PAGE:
Here is a classic take on pinafores which is usually just layering it under with a shirt and pairing it up with sneakers. This is a very casual and sporty look which looks good when you’re on a grocery errand or just meeting up with friends over a picnic date. You can go with contrasting colors just like this one in yellow and black but you can also try a more muted tone. If you want to dress it up a bit, you can swap the shirt with a blouse and the sneakers with kitten heels.
You can also bring the pinafore look up a notch by wearing it with a long sleeve blouse and thigh-high boots. This look is very preppy and stylish which will surely make people turn twice. You can also try a long-sleeved turtle neck if the weather is a bit chilly. This outfit also looks nice with a coat or jacket and a hat.
You can also try this style which features a more comfortable design of pinafore layered under with a ¾ long sleeve and ankle-high boots.
But you can also totally ditch the layerings and just wear the pinafore dress as it is. Personally, this style looks best with a denim type pinafore or corduroy which adds texture to the outfit without the need of any layers. This outfit is on point with its open-toe thigh-high boots.
Nowadays, contemporary brands have also explored pinafore jumpsuit styles like this one paired with high heels and long sleeves which you can definitely wear for your meetings or on a normal day in the office. It definitely screams stylish and shying away from the common cutesy look or take on pinafores.
Featured Celebrity wearing Designer Pinafore Dresses
Perhaps the most iconic pinafore dress was the one worn by 16 year old Judy Garland when she starred as Dorothy Gale in the 1939 film “The Wizard of Oz”, the Hollywood adaptation of the 1900 book written by L. Frank Baum.
In an article by CNN Style, they described the dress and the whole outfit in full detail. “It was a blue and white dress with a fitted bodice and straps fixed at the front and back by two mother-of-pearl buttons. The pinafore was worn over a high-necked cream blouse with puffed sleeves, and sometimes incongruously paired with sparkly red shoes.”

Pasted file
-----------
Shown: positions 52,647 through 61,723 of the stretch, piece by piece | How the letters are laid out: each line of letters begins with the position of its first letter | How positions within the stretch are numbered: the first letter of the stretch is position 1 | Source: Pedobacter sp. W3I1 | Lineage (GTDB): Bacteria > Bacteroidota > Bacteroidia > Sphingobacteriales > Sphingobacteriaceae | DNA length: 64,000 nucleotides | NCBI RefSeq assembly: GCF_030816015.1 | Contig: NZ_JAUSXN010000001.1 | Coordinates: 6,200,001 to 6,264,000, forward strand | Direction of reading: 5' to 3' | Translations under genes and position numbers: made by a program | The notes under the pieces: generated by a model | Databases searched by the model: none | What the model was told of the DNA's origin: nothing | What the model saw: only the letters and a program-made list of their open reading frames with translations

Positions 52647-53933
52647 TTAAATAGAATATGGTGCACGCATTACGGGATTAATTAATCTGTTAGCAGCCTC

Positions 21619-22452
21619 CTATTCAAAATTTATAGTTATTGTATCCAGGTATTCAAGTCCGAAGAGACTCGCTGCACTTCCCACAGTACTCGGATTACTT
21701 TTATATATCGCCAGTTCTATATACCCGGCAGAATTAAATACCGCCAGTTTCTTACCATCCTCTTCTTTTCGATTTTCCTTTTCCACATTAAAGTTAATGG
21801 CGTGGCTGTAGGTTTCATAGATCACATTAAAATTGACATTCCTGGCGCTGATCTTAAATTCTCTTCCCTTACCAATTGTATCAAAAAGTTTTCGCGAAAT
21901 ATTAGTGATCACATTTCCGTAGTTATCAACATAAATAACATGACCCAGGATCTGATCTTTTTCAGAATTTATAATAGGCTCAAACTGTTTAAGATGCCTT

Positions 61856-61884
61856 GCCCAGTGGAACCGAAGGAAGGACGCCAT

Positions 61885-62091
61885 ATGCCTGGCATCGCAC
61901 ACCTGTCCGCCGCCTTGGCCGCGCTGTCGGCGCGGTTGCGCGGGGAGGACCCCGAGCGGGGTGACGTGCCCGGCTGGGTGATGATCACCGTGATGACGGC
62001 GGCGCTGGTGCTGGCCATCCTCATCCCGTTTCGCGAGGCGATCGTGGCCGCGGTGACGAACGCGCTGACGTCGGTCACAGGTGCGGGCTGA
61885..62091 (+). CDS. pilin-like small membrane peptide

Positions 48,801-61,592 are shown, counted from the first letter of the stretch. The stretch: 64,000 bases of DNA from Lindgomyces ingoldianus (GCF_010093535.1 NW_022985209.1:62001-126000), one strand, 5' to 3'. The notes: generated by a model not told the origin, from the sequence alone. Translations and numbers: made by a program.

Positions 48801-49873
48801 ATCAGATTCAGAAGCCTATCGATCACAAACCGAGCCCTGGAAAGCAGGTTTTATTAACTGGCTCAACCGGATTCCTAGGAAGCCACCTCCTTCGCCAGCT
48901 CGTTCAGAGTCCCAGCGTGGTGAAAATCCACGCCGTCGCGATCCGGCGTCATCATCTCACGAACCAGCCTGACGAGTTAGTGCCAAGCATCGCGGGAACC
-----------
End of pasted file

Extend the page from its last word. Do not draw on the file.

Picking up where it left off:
This rather mundane dress (which was thought as a deliberate move by Metro-Goldwyn-Mayer or MGM to create contrast in the film) went into auction in 2015 with three bidders who pushed the price range beyond the projected $800,000 and $1.2 million. During the event, Catherine Williamson, Bonhams’ Director of Entertainment Memorabilia, said, “As we witnessed today… the dress is considered a true and timeless icon of classic Hollywood.” The dress was sold at $1.56 million.
The iconic dress was designed by MGM’s chief designer Gilbert Adrian (professional name). Adrian Adolph Greenburg or commonly known as Adrian in the industry has worked with the biggest female stars of the day namely Greta Garbo, Norma Shearer, Jeanette MacDonald, Jean Harlow, Katharine Hepburn, and Joan Crawford.
“The Wizard of Oz” was Adrian’s most famous film and while the pinafore was an iconic garment, his most famous work was Dorothy’s ruby slippers gifted to her by Glinda the Good Witch. The original description in the book was silver but the filmmakers wanted a bit more drama thus Adrian set out to dye a pair of pumps red and covered them in sequins which is now on display in the National Museum of American History.
Though his best work was considered Dorothy’s pinafore dress and ruby slippers, he is best known in the fashion industry for introducing shoulder pads in women’s garments in the 1940s which came back in trend in the 1980s. Recently, the style reappeared in the 2018 Fall Winter collections by Tom Ford, Saint Laurent, and Fareth Pugh.